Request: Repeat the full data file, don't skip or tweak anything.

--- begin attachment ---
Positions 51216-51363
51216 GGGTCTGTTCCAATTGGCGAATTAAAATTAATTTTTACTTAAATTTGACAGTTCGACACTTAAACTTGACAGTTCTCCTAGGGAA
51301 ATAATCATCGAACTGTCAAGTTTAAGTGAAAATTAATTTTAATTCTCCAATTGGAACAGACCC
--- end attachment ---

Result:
Positions 51216-51363
51216 GGGTCTGTTCCAATTGGCGAATTAAAATTAATTTTTACTTAAATTTGACAGTTCGACACTTAAACTTGACAGTTCTCCTAGGGAA
51301 ATAATCATCGAACTGTCAAGTTTAAGTGAAAATTAATTTTAATTCTCCAATTGGAACAGACCC